The Difference between Universal Design and the ADA
Universal Design, What is it?
Universal design makes products, houses, buildings and spaces easier, safer and more user-friendly for the widest range of people.
Disability Smart Solutions consults with manufacturers and inventors of universal design products. We often recommend universal design solutions in our ADA Accessibility Surveys and Compliance Reports. Please contact us to review your product.
Lumigrids are a great example of a product that solves a problem that young able-bodied people often don’t think about. The small mounted grid light projects a path on the ground ahead showing the location of any uneven surfaces. This example of a universal design tool shows a man riding a bicycle at night. The light becomes an accessibility product when mounted to the front of a walker or wheelchair. The grid can aid people with limited visibility or create a safe path to follow at night. Inventions and ideas like this that might have initially been invented for military use, are part of Universal design.
Universal Design evolved from accessible design to address needs not covered by the ADA, American Disabilities Act.
Universal Design recognizes a wider spectrum of abilities, to create things that are easier for everyone to use.
Universal Design includes the full spectrum of human motion.
Universal Design applies to any product that ranging from appliances to cars, to door handles, to hair brushes, to smartphones.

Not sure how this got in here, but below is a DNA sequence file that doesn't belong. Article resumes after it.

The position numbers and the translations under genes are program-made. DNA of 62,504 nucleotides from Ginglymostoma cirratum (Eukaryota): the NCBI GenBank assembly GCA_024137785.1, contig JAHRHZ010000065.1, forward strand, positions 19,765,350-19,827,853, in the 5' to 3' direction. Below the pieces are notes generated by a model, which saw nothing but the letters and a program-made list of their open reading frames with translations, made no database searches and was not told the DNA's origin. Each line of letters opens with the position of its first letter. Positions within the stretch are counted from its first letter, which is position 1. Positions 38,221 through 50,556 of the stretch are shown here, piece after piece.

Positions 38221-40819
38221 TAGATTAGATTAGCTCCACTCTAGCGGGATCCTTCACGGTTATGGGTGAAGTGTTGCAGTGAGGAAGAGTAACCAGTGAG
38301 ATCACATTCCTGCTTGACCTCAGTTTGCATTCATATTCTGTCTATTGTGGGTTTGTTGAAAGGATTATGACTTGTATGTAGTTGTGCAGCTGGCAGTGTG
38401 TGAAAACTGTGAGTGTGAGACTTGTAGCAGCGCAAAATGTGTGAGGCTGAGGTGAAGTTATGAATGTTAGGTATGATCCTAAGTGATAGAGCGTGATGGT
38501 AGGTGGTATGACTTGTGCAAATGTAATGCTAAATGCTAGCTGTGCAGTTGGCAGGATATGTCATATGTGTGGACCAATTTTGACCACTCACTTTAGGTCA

Universal Design applies to any type of architecture, including homes, public and commercial buildings.
Universal Design for homes helps older adults with Aging In Place products and spaces that are easier and safer to use.
Universal Design for housing, provides accessible design standards that are not included in CODE. Universal Design can apply to the community at large through urban planning, public transit, and New Urbanism.
What is the difference between Universal Design and the Americans with Disabilities Act?
- The ADA, Americans with Disabilities Act is legislation.
- The ADA includes the 2010 ADA Standards for Accessible Design, which are the minimum requirements for accessible buildings and facilities.
- Universal Design is not a regulation.
- The ADA focuses on protecting the civil rights of people with disabilities.
Universal Design suggests best design practices to meet the needs of a wide range of people.
- The ADA does not apply to single-family housing.
- Universal Design for housing brings accessibility features to single family homes and commercial buildings.
Please share your Universal Design products with us.
Universal Design consultations and product reviews are available by our accessibility experts.
Disability Smart Solutions is full-service ADA Consulting firm offering ADA Compliance Access Surveys, Project Consultation, Post-Compliance Audits, All-Ability Customer Service Training, Undercover Disabled Guest Mystery Shopping, Universal Design Product Review and Keynote Speaking. Please contact us to review your accessibility needs.